You crazy people! I myself don’t know,
I just don’t know which way this is –
In straying to the black abyss,
To death itself, or paradise,
I’ll take you with me as I go.
Anna Akhmatova, Moscow, 10 October 1959 (afternoon).
The Soviet filmmaker Aleksandr Askoldov once joked that ‘things shouldn’t be too good for artists.’ After making Commissar in 1967, Askoldov lost his job, was expelled from the Communist party, banned from filmmaking, exiled from Moscow and told that the one copy of his film had been destroyed. (It was eventually released in 1988.) At Aktis Gallery last week, a previously unpublished poem by Anna Akhmatova (part of it above), illustrated by Vladimir Yankilevsky and published by Anatoly Naiman, was launched in a limited edition of 130 copies. The first line has been translated as ‘You crazy people!’ but it might also be interpreted as ‘We crazy people!’ – a more inclusive madness. John Morrison, who reported from the Soviet Union for Reuters, read from a copy of Akhmatova’s poems published for Westerners in the 1960s. It described how her ‘path’ had not been ‘straight’ – a euphemism for the execution of her former husband Nikolai Gumilev in 1921, the internment of her son in a Siberian labour camp and the official ban on her work in 1925.
Yankilevsky’s path hasn’t been straight either. Unable to exhibit after Khrushchev cracked down on the avant-garde in 1962, he worked as a book designer. Walking round the gallery, which is showing over 40 of Yankilevsky’s early works, is like eavesdropping on the young artist in private conversation with Henry Moore, Kandinsky, Klee, Picasso, Miró, even perhaps Morandi, before coming to one of his extraordinary early triptychs: Triptych No. 4: A Being in the Universe (Dedicated to Dmitri Shostakovich) (1964). For years his only access to Western art was in black and white pictures in books from the Moscow Library of Foreign Literature. Yankilevsky has created a triptych for Akhmatova’s poem showing her famous profile as a young and older woman (she joked about how often it was reproduced) in a strong red and black design.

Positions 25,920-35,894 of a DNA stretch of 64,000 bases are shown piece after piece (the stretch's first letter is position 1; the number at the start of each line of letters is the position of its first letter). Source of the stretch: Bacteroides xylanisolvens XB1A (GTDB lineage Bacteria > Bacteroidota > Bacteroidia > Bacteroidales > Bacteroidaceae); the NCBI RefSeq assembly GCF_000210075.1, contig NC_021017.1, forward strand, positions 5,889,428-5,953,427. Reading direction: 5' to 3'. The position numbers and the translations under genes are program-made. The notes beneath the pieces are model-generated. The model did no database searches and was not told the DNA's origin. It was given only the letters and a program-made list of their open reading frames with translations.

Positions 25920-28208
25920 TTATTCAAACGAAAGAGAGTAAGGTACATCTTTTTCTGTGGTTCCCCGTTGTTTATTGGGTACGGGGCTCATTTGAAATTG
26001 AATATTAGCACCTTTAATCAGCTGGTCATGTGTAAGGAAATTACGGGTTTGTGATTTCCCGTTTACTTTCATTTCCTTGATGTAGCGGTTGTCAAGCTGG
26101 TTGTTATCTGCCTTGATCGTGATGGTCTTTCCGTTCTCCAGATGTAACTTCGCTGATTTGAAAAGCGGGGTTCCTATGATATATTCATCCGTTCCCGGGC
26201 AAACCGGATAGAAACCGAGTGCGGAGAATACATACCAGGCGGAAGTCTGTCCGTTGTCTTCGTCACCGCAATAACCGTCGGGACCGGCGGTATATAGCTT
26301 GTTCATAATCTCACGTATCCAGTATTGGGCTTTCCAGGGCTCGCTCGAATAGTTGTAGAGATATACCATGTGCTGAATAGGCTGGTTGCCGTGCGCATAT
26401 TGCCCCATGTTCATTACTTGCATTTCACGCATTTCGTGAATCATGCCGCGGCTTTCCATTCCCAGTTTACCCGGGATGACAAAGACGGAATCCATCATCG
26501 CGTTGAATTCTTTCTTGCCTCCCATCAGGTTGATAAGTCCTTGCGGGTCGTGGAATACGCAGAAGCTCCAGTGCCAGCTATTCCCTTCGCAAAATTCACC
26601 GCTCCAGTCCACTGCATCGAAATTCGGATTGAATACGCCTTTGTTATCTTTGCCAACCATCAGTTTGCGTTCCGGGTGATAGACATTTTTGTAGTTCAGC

Yankilevsky described his early experimentation with form in a conversation with David Riff. Instructed to draw from life models from an early age, he found he could do it effortlessly and so started to express the feelings from inside the model. He made elbows sharper or hands thicker to convey the weight leaning on them. ‘I drew the leg which was tense and ignored the relaxed leg. It didn’t exist, sort of.’